The 2014 North American International Auto Show (NAIAS) has kicked into high gear this week, previewing some of the hottest cars of the new year, including the Nissan Sports Sedan, Cadillac ATS Coupe and the Lexus RC F. More than 5,000 journalists from 60 countries are attending the annual auto show at Detroit’s Cobo Center all week long.
The show started off Monday, giving media outlets a preview of all the bright, shiny and new automobiles before the show opens to the public Saturday, Jan. 18.
The rugged abandon of California’s Central Coast has been given the cinematic treatment in Sundance darling and newly released Big Sur, starring Kate Bosworth. Based on Jack Kerouac’s eponymous novel, the film highlights the haunting beauty and isolated wilderness that drew the Beat writer to retreat here in the first place.
Relive it for yourself, or discover the splendor of the serpentine coast for the first time, on one of America’s most beloved road trips.
Nowhere is the Pacific Coast Highway’s winding roads more magnificent than along Big Sur’s craggy cliffs and crashing surf some 30 miles south of Carmel, CA.
Hooray for Alaska Day! All the talk of American exceptionalism may have taken a little hit lately, especially from our friends in Russia, but today there’s something to cheer about: In commemoration of the official transfer of Alaska from Russia to the United States in 1867, a special ceremony will take place in the southeastern Alaskan town of Sitka. Down goes the Russian flag and up goes Old Glory at Castle Hill, one of the most historically important sites in Alaska, once occupied by the Tlingit, an indigenous people of the Pacific Northwest Coast, and later by the Russians.
A Little Russia … in Alaska
No word on whether Putin will be on-hand for all the Alaska Day festivities. But hundreds of locals will be — receptions, auctions, barn dances, kayak races and a whole lot more are all planned, capping off a month-long series of events that have already included a hat tip to our Russian counterparts, like a Russian food festival (check out our own Russian food tour), as well as performances of traditional Russian folk dances and a tea break at the Russian Bishop’s House, one of the few surviving examples of Russian colonial architecture in the US.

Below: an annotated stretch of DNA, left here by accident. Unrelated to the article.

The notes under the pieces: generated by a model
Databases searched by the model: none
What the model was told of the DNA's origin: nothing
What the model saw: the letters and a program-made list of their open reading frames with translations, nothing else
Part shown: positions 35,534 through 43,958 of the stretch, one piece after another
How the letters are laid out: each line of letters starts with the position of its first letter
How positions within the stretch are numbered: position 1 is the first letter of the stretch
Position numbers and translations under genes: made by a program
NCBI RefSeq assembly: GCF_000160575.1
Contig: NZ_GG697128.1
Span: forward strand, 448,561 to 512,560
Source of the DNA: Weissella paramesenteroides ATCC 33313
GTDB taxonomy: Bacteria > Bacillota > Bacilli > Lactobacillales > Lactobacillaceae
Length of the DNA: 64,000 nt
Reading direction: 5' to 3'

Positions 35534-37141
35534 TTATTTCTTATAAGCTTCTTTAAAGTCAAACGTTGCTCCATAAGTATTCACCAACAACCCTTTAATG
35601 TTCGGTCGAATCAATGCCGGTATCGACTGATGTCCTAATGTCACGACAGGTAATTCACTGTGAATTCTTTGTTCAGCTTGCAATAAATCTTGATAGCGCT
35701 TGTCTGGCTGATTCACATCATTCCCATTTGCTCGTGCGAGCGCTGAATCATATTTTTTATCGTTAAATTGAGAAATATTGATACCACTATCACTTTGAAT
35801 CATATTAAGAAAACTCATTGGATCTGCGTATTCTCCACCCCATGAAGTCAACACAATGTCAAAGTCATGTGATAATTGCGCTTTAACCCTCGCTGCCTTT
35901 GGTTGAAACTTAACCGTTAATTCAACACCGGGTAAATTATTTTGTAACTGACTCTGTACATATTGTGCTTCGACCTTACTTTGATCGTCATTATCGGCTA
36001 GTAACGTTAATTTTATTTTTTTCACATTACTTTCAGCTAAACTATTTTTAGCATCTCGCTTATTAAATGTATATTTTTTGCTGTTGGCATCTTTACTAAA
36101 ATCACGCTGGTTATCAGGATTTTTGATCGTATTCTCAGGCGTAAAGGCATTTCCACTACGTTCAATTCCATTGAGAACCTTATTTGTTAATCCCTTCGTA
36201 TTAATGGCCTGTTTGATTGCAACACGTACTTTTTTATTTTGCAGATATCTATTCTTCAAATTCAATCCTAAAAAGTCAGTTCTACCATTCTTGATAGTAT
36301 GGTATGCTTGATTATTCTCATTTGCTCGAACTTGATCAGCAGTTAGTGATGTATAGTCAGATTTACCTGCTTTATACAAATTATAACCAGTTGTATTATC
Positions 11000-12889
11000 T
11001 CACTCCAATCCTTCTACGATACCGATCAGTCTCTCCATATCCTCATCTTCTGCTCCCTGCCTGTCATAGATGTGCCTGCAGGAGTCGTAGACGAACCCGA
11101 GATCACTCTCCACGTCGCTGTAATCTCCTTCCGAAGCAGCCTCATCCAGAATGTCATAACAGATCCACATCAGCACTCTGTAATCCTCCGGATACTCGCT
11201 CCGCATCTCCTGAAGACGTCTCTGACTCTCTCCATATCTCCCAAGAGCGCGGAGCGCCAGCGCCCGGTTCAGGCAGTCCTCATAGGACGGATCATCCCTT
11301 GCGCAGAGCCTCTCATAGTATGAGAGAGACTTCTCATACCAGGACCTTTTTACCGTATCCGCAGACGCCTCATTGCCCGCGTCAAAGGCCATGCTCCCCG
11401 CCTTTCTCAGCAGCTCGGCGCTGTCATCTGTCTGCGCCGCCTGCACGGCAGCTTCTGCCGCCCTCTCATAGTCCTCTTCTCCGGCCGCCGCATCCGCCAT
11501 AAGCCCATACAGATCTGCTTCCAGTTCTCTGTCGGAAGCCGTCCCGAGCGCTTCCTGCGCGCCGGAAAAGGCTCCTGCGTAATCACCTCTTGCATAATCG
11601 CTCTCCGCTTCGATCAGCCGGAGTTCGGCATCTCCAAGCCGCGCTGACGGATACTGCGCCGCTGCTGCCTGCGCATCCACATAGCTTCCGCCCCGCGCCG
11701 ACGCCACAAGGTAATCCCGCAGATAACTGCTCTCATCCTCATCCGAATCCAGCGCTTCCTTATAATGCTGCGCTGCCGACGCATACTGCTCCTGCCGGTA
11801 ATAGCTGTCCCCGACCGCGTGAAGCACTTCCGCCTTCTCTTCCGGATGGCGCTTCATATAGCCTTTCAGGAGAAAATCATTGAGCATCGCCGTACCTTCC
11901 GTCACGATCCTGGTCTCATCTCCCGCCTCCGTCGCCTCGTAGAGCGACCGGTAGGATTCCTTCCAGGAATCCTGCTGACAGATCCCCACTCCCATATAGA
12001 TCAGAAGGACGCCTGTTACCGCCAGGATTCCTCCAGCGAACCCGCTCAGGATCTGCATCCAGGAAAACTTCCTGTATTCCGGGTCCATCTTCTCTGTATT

But let’s be real: You didn’t come to Alaska to see Russia … not primarily, anyway. A trip to the Last Frontier State is probably on any outdoor lover’s bucket list. But just in case you can’t take advantage of all the Alaska travel discounts that typically accompany October, fear not — this is a good time to start planning a trip to America’s 49th state over the coming months. Here’s a primer of the best times to visit Alaska and special anniversaries ahead:
Winter Travel: November to April
November is a great time to see Alaska’s northern lights and share in the excitement of the Trail Sled Dog Race (the “Last Great Race on Earth,” from Anchorage to Nome). Plus, you can watch the World Ice Art Championships in Fairbanks (Alaska’s “Golden Heart City”). This season is also a great time to enjoy outdoor Alaskan activities such as heli-skiing in Alaska, as well as snowmobiling, snowshoeing and dog mushing.
Peak Season: Mid-May to Mid-September
You’ll be among the many visitors to Alaska during peak season, but for good reason: The days are at their longest, and the temperatures their warmest, affording plenty of opportunity for hiking, river-rafting, camping, fishing and flightseeing, as well as a chance to take an Alaska road trip.
Alaska Marine Highway System: Turns 50
Explore 31 ports of call in Alaska, courtesy of the Alaska Marine Highway System. Spanning an amazing 3,100 miles, this ferry service, which turns 50 this year, operates along Alaska’s south-central coast. Upon arrival in ports, offers visitors a variety of activities, such as authentic native culture (totem carvings, dances, traditional music and more), as well as day cruises with local tour operators, fishing charters and more.
Under-the-Radar National Parks
Sure, Denali is a once-in-a-lifetime trip. But don’t forget Alaska’s other national parks, especially in 2014, which marks the 50th anniversary of the Wilderness Act, the 1964 federal law that protects nearly 110 million acres of wilderness in states throughout the US and is now considered one of America’s greatest conservation achievements. About 32 million of those acres can be found in Alaska — more than anywhere else in the country. Check out under-the-radar national parks like Gates of the Arctic, Lake Clark and Wrangell-St. Elias.
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Brown bears, bald eagles — explore Wild Alaska.
Delve into geologic history at Glacier Bay National Park.
Travel in style aboard a luxury cruise in Alaska.
When we announced our Travel’s Best Fall Foliage Road Trips for 2013, we wanted to hear from our fans. We asked you what we missed on our list and for you to tell us your favorite fall foliage road trip. It was a landslide – The Great Smoky Mountains won out! Behind the Smoky Mountains, fans picked the Blue Ridge Parkway, between Virginia and North Carolina, as another popular spot for a leaf-peeping drive.
Unfortunately, the Great Smoky Mountains National Park is closed due to the government shutdown, but you can’t let that stop you. Hop in your car and take in the scenery as you drive around Gatlinburg, a picturesque mountain town nestled in the scenic Smokies. Now is the perfect time — fall colors peak here in mid-October.
Gatlinburg offers more than just a spectacular autumn show. See what else there is to do in this boot-stomping town … other than ooh-ing and ahh-ing at the foliage, of course.
What’s not to love about fall? Crisp cool air, beautiful fall foliage, spooky sites and pumpkin-flavored food galore. There’s no shortage of ways to celebrate fall, but we whittled down our list to 7 of our favorite fall to-dos.